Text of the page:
Auto Accident Attorney In Memphis Tennessee
Memphis Auto Accident Lawyer
Car accident lawyers, how can they help? Most of us drive our cars every day. We drive to work, we drive home after the workday, we drive to run errands like grocery shopping and take our children to their extracurricular activities, and we drive to visit with friends and loved ones. Cars and other personal vehicles are a ubiquitous part of everyday life in the United States. If you’ve been injured in a wreck, it is helpful to speak with an auto accident attorney in Memphis.
This ubiquity is also what makes accidents involving them so common. Every day, thousands of
car accidents occur on American roadways. According to the National Safety Council, approximately 100 people die and 1,000 are injured in car accidents every day. In 2013, a total of 167,831 car accidents were reported in Tennessee.
Car Wreck Lawyers – Overview
A car accident can be fairly minor, resulting in only a few scratches or a dented license plate for one of the cars involved. But not all car accident victims are so lucky. In many cases, car accidents result in serious injuries and vehicle damage for one or more of the drivers involved. The injuries that result from these more serious accidents can leave victims paralyzed or disabled for life or in some cases, dead. This is why it is always good to have an auto accident lawyer on hand.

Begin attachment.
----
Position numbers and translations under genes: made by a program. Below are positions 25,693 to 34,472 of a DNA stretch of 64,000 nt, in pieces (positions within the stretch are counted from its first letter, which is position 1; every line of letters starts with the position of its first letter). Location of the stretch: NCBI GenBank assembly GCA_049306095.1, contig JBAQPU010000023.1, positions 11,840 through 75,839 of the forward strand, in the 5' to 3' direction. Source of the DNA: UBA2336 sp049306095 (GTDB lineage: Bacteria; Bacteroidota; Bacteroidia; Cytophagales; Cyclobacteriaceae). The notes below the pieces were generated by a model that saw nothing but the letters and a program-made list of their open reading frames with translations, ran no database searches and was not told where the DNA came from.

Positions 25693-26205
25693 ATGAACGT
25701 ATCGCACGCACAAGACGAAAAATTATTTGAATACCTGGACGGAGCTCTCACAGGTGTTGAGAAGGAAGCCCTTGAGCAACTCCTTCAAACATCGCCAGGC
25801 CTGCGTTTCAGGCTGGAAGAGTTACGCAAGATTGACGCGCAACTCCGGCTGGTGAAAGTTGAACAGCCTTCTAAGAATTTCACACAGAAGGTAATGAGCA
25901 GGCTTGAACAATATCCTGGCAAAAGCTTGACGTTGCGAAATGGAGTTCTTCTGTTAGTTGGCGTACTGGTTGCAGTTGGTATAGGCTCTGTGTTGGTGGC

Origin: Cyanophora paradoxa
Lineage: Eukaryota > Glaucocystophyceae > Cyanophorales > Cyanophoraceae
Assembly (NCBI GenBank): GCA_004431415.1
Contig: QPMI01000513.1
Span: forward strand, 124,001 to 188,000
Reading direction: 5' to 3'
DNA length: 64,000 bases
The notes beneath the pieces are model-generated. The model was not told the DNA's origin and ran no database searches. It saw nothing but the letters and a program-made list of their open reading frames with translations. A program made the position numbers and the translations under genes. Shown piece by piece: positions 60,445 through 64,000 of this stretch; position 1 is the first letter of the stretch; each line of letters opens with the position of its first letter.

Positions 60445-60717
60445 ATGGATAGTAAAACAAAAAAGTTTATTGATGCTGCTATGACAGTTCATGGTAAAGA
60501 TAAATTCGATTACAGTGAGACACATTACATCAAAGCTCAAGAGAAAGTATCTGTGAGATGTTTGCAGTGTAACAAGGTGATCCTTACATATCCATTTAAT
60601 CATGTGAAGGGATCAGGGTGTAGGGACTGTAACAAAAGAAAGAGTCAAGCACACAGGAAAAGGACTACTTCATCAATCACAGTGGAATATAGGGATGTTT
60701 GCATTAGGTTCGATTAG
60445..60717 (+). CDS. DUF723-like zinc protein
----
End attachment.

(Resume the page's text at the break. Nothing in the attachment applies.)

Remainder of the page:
If you have been involved in a car accident, you could find yourself facing significant expenses related to your losses, whether your losses are related to an injury or damage to your car accident. If the accident occurred on your property, you could also be facing property damage. For any of the losses you experience as a result of a car accident, you are entitled to seek compensation for their worth. For expenses related to injuries, you can do this with a personal injury claim. For damage to your vehicle, you can seek compensation through an automobile insurance claim. If you experienced property damage as a result of a car accident on your home or another piece of private property you own, you can seek compensation through a homeowner’s insurance claim. In any case where you file an insurance claim to seek compensation for your losses, it is in your best interest to work with an experienced auto accident attorney who can act as an advocate for you and your claim.